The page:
Elicit and use evidence of student thinking.
Effective teaching of mathematics uses evidence of student thinking to assess progress toward mathematical understanding and to adjust instruction continually in ways that support and extend learning.
Principles to Actions: Ensuring Mathematical Success for All
|7:15||Welcome, Materials, Q&A|
|7:30||Establishing Intent, Purpose, Norm Setting
|7:45||Break for Birthday Breakfast|
|7:55||Talking Points from Elizabeth Statmore (@chessemonkeysf)|
|8:10||Subitizing (a.k.a. Dot Talks)|
|9:15||End of session|
- Explore Closest to One using Open Middle worksheet with I can show my work so a reader understands without asking me questions.
- Read pp. 207-211 from Taking Action: Implementing Effective Mathematics Teaching Practices in Grades K-5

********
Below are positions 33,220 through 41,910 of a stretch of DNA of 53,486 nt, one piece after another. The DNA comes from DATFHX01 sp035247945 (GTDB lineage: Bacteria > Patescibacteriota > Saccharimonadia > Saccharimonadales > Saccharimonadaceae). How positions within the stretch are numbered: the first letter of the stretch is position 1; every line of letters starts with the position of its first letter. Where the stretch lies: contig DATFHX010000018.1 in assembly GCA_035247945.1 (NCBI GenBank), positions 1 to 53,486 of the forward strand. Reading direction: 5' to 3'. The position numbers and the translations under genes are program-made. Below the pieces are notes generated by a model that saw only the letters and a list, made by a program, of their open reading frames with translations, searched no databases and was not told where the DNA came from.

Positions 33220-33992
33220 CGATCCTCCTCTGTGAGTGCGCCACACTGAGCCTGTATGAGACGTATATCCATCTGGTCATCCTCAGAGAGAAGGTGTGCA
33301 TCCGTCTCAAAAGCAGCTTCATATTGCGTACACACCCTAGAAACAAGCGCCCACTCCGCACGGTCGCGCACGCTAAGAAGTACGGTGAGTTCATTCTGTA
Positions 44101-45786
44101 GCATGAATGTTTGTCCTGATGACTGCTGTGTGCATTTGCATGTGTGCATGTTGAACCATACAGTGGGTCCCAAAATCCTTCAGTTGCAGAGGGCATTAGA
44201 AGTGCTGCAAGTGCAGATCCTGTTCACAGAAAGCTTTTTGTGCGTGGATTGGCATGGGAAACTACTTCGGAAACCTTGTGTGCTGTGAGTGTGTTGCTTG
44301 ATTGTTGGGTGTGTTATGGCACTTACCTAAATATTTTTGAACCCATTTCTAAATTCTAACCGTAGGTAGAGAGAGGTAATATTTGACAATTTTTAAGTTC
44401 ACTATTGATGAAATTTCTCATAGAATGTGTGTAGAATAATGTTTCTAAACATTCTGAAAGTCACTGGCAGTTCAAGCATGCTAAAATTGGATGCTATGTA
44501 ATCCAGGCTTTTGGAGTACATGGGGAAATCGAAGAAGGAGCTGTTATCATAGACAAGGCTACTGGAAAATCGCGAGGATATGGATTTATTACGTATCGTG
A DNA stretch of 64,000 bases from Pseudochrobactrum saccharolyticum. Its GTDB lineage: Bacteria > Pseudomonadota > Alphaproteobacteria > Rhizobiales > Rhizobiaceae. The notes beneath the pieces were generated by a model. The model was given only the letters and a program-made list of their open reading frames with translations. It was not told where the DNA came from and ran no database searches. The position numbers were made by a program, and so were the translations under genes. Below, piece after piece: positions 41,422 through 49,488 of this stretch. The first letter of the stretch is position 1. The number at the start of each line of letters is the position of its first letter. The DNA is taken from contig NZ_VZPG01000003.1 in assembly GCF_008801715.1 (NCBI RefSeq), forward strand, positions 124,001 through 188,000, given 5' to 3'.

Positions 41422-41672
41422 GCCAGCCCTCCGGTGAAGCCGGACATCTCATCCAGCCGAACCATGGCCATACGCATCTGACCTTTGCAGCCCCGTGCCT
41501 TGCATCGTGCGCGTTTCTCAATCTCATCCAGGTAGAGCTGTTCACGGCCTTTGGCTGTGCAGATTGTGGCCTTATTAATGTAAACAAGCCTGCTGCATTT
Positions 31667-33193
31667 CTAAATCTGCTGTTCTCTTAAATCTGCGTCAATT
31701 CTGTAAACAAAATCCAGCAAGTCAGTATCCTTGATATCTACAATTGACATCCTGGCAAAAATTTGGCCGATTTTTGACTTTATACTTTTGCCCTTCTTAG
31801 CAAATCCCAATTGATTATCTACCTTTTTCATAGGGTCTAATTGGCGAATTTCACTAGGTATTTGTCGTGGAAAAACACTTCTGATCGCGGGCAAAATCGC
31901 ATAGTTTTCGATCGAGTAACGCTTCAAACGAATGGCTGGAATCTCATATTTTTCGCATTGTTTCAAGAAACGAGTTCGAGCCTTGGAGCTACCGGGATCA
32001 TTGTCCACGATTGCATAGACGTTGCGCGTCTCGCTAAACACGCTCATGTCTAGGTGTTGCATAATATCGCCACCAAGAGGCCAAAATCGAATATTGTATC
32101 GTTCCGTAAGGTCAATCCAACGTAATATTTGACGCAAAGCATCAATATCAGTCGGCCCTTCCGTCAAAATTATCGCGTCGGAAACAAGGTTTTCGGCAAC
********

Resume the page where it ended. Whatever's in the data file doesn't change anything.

- What the Research says: Elicit and Use Evidence of Student Thinking
- Promoting Equity by Eliciting and Using Evidence of Student Thinking
- Read one of the following from Taking Action: Implementing Effective Mathematics Teaching Practices in Grades K-5
- pp.183-188 Make a Ten
- pp.189-195 The Odd and Even Task
- pp. 198-207 The Pencil Task
- Number talks with students – subitizing first
- Seek flexibility and multiple ways to show what you know.
- What examples did you select?
- Why did you select the examples you used?
- What examples of student thinking did you document?
Leinwand, Steve. Principles to Actions: Ensuring Mathematical Success for All. Reston, VA.: National Council of Teachers of Mathematics, 2014. (p. 46) Print.
Smith, Margaret Schwan., et al. Taking Action: Implementing Effective Mathematics Teaching Practices in Grades K-5. The National Council of Teachers of Mathematics, 2017.
Statmore, Elizabeth. “Cheesemonkey Wonders.” #TMC14 GWWG: Talking Points Activity – Cultivating Exploratory Talk through a Growth Mindset Activity, 1 Jan. 1970.